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New Delhi| December 13, 2018 | New coal power plants in regions such as Uttar Pradesh, in close proximity to heavily polluted Delhi-NCR are financially risky, unnecessary and pose a health risk to millions, even as cheaper electricity is available from renewable energy, a Greenpeace India analysis stated today. The analysis focuses on the 1,320 MW Khurja super thermal power project (STP) in Bulandshahr, Uttar Pradesh, proposed by THDC India Limited, a joint venture by Government of India & Government of Uttar Pradesh.

The analysis [1] shows that with the dramatic reduction in the cost of renewable energy — solar, wind or solar-wind hybrid projects will not only offer cheaper, cleaner electricity to the region, but also be more financially secure for the project promoters and investors, as opposed to building a new coal-fired plant.

“It is disturbing that the Finance Ministry has given an in-principle agreement to finance the Khurja coal project, despite the dangerous air quality in the region, and the changing economics of renewable energy. New coal plants make no economic or ecological sense,” said Pujarini Sen, Senior Greenpeace Campaigner. “Even as the Finance Ministry is greenlighting scarce resources into the struggling coal sector, solar power developers are being unfairly burdened by safeguard duties; and the KUSUM solar pump scheme for farmers is being given step-motherly treatment.”

Using the land footprint of the Khurja super thermal power plant as an example, the analysis looks at what a solar plant of the size and scale of the Khurja STP would entail vis a vis parameters  such as investment required, job growth, return on equity, electricity generation and avoided pollution.

The 1,200 acres allotted to the power plant alone have a solar potential of 240 MW. In addition, the Khurja coal power project would also require 3,378 acres of mostly forest land [2] (involving the felling of 9 lakh trees) in Singrauli to be mined for coal. A solar project with an equivalent land footprint (3378 acres for the mine) in a non-forest area would be able to host an additional 675 MW, taking the total capacity from a Khurja-sized project to 915 MW.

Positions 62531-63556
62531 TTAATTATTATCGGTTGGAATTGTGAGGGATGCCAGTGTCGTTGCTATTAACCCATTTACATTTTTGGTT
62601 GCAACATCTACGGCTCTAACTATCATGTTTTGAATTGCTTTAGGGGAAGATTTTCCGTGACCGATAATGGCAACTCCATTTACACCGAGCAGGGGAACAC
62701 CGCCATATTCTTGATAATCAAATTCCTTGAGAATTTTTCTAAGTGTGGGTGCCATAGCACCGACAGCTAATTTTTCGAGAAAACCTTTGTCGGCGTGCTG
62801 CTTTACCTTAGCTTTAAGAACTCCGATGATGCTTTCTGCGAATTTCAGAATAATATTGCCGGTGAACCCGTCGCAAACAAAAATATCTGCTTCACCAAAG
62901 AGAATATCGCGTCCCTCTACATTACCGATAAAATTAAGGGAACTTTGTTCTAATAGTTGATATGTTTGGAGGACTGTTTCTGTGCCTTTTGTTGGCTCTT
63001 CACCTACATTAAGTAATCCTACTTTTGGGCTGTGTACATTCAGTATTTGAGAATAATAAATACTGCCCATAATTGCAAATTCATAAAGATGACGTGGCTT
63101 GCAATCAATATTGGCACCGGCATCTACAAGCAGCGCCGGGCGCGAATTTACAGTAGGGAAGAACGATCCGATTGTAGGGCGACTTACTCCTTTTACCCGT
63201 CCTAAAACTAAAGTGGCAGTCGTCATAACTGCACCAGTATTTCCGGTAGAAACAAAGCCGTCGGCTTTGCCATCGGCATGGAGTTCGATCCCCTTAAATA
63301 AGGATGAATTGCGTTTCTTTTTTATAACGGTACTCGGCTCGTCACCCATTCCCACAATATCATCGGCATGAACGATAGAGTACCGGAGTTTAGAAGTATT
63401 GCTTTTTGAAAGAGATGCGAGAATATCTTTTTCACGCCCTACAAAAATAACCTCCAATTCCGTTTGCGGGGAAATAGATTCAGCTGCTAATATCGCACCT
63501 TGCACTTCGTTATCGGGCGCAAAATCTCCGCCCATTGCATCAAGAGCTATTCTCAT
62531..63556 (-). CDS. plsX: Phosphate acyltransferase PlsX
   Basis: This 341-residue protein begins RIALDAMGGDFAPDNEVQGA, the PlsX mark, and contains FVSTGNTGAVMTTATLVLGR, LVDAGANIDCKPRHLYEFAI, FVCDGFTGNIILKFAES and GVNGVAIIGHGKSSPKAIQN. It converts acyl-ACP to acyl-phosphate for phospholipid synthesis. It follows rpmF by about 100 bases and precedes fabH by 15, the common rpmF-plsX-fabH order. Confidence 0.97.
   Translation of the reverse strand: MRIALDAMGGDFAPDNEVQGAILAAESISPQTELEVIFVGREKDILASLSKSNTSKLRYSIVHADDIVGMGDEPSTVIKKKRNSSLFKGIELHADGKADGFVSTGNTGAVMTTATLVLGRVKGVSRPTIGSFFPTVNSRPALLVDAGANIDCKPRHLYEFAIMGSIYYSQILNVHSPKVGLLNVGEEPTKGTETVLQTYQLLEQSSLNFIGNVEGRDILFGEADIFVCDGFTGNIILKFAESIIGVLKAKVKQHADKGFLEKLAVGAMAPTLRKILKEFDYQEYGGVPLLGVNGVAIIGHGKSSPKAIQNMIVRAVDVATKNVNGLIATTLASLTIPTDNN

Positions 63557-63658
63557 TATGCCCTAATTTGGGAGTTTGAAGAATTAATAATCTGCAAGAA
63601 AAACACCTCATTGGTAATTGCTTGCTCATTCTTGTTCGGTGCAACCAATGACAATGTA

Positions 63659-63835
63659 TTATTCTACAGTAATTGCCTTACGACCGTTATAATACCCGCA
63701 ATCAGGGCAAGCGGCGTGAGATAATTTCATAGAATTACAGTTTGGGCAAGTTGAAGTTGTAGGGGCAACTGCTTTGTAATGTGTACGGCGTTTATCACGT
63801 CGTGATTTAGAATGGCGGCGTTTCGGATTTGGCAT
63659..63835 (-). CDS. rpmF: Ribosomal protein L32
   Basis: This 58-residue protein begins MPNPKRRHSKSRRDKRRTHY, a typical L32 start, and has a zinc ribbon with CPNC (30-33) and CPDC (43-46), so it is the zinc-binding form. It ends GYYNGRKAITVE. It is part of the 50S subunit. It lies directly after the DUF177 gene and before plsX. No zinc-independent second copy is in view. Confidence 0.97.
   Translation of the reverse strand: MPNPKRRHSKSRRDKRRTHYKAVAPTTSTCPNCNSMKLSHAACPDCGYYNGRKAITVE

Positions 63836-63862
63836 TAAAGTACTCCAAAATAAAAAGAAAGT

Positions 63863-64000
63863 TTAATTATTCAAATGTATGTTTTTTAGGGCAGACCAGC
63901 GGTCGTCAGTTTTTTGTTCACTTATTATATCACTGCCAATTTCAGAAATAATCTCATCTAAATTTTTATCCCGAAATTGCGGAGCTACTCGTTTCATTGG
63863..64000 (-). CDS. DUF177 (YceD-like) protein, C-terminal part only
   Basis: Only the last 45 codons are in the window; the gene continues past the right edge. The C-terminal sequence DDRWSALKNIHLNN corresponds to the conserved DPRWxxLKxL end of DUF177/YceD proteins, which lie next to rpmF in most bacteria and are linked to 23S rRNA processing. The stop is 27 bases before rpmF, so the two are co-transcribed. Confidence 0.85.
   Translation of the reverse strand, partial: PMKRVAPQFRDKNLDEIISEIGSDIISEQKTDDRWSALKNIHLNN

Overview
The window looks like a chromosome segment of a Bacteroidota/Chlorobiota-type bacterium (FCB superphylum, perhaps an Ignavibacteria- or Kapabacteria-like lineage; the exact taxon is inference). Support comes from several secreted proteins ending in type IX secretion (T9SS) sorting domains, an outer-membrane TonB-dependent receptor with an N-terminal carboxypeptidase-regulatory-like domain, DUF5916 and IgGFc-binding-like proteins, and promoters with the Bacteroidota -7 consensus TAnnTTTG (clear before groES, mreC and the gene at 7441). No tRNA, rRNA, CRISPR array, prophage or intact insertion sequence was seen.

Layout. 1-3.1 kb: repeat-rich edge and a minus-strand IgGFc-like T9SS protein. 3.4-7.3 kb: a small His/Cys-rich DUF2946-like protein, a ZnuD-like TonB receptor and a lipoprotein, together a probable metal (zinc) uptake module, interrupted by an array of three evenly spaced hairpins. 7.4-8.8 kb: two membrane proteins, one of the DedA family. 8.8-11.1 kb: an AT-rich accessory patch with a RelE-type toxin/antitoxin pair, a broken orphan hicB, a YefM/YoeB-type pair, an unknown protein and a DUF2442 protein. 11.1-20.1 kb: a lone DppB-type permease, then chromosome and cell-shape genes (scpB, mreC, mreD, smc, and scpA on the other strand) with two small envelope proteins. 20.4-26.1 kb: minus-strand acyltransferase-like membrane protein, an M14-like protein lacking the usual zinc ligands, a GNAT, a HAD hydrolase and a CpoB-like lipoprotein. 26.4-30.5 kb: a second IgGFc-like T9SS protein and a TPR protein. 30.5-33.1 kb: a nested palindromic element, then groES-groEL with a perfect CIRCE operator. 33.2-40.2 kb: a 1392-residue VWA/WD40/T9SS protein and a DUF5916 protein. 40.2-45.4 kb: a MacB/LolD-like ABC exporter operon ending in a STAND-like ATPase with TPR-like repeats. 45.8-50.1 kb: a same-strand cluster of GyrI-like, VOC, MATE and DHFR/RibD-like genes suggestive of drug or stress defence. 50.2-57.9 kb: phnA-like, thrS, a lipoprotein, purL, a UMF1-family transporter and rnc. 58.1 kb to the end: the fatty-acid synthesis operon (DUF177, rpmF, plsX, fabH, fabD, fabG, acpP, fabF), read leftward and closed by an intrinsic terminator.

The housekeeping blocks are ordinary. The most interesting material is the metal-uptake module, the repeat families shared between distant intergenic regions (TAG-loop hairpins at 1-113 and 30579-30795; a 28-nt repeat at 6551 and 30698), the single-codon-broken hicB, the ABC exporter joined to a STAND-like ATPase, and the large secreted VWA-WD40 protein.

A solar plant of this size would create an estimated 8,341 jobs. The cost of such a plant is estimated to be around Rs.3,204.6 Cr (at 3.5 Cr per MW), a stark difference in price, as compared to the Rs.12,676 crore that will be invested in the thermal power plant.
It would also offset a significant 1.2 million tonnes of CO2 annually.

Ravi Sekhar from The Climate Agenda, an organization working for Clean Air and Energy for people of Uttar Pradesh stressed that, “people of Uttar Pradesh need affordable electricity and clean air – the Khurja coal power plant will deliver neither. We are calling on the Ministry of Finance and THDC to re-examine this project in light of the actual needs of the region.”

Emissions from coal-based power plants are a major source of air pollution, leading to more than one lakh deaths annually in India [3]. A recent study pointed out that India has three of the world’s largest NOx hotspots, two (Delhi-NCR and Singrauli-Sonbhadra in Madhya Pradesh-Uttar Pradesh) of these three hotspots are in close proximity to the proposed mine and plant, with the third located around the coal burning cluster of Talcher and Angul in Odisha. Khurja lies in the Bulandshahr district of Uttar Pradesh, one of the most polluted regions in India. Studies suggest Uttar Pradesh accounted for 2.6 lakh deaths in 2017 out of 12.4 lakh deaths across India due to air pollution along with huge decrease in life expectancy for populations living in Bulandshahr.

Notes to Editor:

[1] https://act.gp/KhurjaSolarAnalysis 

[2] http://forestsclearance.nic.in/writereaddata/FAC_Minutes/10119125212141Minutes20thSep2018.PDF


For further information contact:

Pujarini Sen, Senior Campaigner, Climate and Energy, Greenpeace India; psen@greenpeace.org; +91 8586016050

Anindita Datta Choudhury, Senior Communication Specialist; adattach@greenpeace.org, +91 9871515804; +91 9315608925